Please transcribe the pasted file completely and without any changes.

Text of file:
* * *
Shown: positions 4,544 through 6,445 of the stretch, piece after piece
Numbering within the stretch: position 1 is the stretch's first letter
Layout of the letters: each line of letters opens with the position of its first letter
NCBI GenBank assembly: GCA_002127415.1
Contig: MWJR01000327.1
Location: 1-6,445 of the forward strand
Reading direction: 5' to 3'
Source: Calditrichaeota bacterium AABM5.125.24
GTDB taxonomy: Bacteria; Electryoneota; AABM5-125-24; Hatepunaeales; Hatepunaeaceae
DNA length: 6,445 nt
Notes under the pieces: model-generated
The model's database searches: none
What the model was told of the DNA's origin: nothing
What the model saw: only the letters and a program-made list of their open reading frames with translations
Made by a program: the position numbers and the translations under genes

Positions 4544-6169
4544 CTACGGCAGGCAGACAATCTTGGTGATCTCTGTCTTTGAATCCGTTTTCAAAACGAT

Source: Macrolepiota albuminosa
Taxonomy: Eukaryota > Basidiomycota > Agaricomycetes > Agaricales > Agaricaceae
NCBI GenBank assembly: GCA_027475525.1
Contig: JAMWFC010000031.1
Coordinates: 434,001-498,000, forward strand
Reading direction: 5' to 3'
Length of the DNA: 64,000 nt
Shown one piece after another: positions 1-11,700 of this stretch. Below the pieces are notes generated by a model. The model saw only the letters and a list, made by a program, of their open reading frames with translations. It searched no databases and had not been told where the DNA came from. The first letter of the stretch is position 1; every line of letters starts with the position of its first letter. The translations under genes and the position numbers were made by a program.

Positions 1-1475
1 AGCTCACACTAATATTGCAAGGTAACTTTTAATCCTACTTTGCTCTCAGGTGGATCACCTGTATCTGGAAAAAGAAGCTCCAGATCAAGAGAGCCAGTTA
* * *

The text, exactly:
Shown: positions 4,544 through 6,445 of the stretch, piece after piece
Numbering within the stretch: position 1 is the stretch's first letter
Layout of the letters: each line of letters opens with the position of its first letter
NCBI GenBank assembly: GCA_002127415.1
Contig: MWJR01000327.1
Location: 1-6,445 of the forward strand
Reading direction: 5' to 3'
Source: Calditrichaeota bacterium AABM5.125.24
GTDB taxonomy: Bacteria; Electryoneota; AABM5-125-24; Hatepunaeales; Hatepunaeaceae
DNA length: 6,445 nt
Notes under the pieces: model-generated
The model's database searches: none
What the model was told of the DNA's origin: nothing
What the model saw: only the letters and a program-made list of their open reading frames with translations
Made by a program: the position numbers and the translations under genes

Positions 4544-6169
4544 CTACGGCAGGCAGACAATCTTGGTGATCTCTGTCTTTGAATCCGTTTTCAAAACGAT

Source: Macrolepiota albuminosa
Taxonomy: Eukaryota > Basidiomycota > Agaricomycetes > Agaricales > Agaricaceae
NCBI GenBank assembly: GCA_027475525.1
Contig: JAMWFC010000031.1
Coordinates: 434,001-498,000, forward strand
Reading direction: 5' to 3'
Length of the DNA: 64,000 nt
Shown one piece after another: positions 1-11,700 of this stretch. Below the pieces are notes generated by a model. The model saw only the letters and a list, made by a program, of their open reading frames with translations. It searched no databases and had not been told where the DNA came from. The first letter of the stretch is position 1; every line of letters starts with the position of its first letter. The translations under genes and the position numbers were made by a program.

Positions 1-1475
1 AGCTCACACTAATATTGCAAGGTAACTTTTAATCCTACTTTGCTCTCAGGTGGATCACCTGTATCTGGAAAAAGAAGCTCCAGATCAAGAGAGCCAGTTA